To comply with future emission regulations for internal combustion engines, system-related cold-start conditions in short-distance traffic constitute a particular challenge. Under these conditions, pollutant emissions are seriously increased due to internal engine effects and unfavorable operating conditions of the exhaust aftertreatment systems. As a secondary effect, the composition of the exhaust gases has a considerable influence on the deposition of aerosols via different deposition mechanisms and on fouling processes of exhaust gas-carrying components. Also, the performance of exhaust gas aftertreatment systems may be affected disadvantageously.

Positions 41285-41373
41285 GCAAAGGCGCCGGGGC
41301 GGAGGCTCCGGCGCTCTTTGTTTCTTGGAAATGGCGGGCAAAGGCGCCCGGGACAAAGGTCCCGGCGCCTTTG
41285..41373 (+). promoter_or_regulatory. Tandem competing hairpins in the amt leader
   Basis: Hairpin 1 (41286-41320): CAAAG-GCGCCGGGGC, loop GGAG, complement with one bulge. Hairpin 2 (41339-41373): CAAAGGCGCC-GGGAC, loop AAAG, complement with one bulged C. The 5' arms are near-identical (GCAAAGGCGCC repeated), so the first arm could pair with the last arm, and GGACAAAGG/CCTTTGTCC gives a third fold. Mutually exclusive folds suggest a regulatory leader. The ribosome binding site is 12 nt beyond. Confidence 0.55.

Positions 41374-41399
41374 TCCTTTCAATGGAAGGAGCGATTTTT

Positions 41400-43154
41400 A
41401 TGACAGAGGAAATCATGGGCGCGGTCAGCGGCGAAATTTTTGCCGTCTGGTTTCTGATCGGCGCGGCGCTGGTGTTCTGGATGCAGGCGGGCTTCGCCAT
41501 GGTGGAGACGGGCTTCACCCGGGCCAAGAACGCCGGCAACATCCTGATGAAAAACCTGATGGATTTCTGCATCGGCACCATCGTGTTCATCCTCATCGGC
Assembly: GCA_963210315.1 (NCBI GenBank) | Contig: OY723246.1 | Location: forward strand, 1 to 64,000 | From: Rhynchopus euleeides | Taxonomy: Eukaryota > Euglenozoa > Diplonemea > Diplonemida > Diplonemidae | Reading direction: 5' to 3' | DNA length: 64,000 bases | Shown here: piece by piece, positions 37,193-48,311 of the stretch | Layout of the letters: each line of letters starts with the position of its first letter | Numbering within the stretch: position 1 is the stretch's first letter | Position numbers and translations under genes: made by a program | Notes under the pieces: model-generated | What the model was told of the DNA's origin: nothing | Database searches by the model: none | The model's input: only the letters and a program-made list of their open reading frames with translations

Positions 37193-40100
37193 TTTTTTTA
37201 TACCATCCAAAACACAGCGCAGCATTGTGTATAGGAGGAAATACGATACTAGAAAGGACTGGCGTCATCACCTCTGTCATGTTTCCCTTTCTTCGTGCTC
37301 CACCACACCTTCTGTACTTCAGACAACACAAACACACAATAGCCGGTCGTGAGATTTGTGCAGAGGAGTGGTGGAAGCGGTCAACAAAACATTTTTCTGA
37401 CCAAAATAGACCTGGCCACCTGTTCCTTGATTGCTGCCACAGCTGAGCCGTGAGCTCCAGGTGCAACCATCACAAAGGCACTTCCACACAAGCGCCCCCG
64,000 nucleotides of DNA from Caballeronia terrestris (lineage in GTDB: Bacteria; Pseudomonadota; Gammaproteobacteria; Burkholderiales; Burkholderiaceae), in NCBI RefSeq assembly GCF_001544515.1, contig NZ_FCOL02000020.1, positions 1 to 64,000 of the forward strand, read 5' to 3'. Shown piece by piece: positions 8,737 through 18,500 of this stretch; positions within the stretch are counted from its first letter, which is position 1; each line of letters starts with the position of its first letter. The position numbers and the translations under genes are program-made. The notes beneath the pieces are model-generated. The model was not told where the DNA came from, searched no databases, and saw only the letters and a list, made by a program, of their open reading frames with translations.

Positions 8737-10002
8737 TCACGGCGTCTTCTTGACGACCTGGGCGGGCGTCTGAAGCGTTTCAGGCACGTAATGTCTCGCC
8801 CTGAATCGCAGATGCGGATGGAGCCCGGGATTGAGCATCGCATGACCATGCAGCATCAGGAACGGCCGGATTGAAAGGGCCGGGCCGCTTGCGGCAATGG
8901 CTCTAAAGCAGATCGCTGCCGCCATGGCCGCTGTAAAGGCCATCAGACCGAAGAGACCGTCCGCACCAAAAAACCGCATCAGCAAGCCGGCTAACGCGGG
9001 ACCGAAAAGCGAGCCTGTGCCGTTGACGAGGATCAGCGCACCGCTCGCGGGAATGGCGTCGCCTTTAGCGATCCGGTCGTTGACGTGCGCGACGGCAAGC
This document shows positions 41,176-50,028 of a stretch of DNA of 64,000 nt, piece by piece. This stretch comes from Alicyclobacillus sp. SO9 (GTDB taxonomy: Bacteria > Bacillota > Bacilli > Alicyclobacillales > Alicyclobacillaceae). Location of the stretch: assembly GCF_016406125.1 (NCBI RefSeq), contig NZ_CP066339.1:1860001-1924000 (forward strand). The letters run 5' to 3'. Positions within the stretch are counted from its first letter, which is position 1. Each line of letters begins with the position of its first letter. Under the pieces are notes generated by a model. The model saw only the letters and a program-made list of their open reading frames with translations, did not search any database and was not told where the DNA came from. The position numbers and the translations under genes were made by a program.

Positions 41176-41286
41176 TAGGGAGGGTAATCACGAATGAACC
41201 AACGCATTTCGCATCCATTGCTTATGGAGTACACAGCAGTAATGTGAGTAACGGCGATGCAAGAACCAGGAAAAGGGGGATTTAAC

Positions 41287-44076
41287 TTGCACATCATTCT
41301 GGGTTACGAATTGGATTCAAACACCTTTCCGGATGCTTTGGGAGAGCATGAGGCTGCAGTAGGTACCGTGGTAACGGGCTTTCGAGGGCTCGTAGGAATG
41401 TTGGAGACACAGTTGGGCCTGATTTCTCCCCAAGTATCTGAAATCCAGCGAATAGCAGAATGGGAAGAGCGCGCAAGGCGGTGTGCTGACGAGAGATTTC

In this study, the exhaust gas and deposit composition of a turbocharged three-cylinder gasoline engine is examined in-situ upstream of the catalytic converter at ambient and engine starting temperatures of −22 °C to 23 °C using a Fourier-transform infrared spectrometer and a particle spectrometer. For the cold start investigation, a modern gasoline engine with series engine periphery is used. In particular, the investigation of the behavior of deposits in the exhaust system of gasoline engines during cold start under dynamic driving conditions represents an extraordinary challenge due to an average lower soot concentration in the exhaust gas compared to diesel engines and so far, has not been examined in this form. A novel sampling method allows ex-situ analysis of formed deposits during a single driving cycle. Both, particle number concentration and the deposition rate are higher in the testing procedure of Real Driving Emissions (RDE) than in the inner-city part of the Worldwide harmonized Light vehicles Test Cycle (WLTC). In addition, reduced ambient temperatures increase the amount of deposits, which consist predominantly of soot and to a minor fraction of volatile compounds. Although the primary particle size distributions of the deposited soot particles do not change when boundary conditions change, the degree of graphitization within the particles increases with increasing exhaust gas temperature.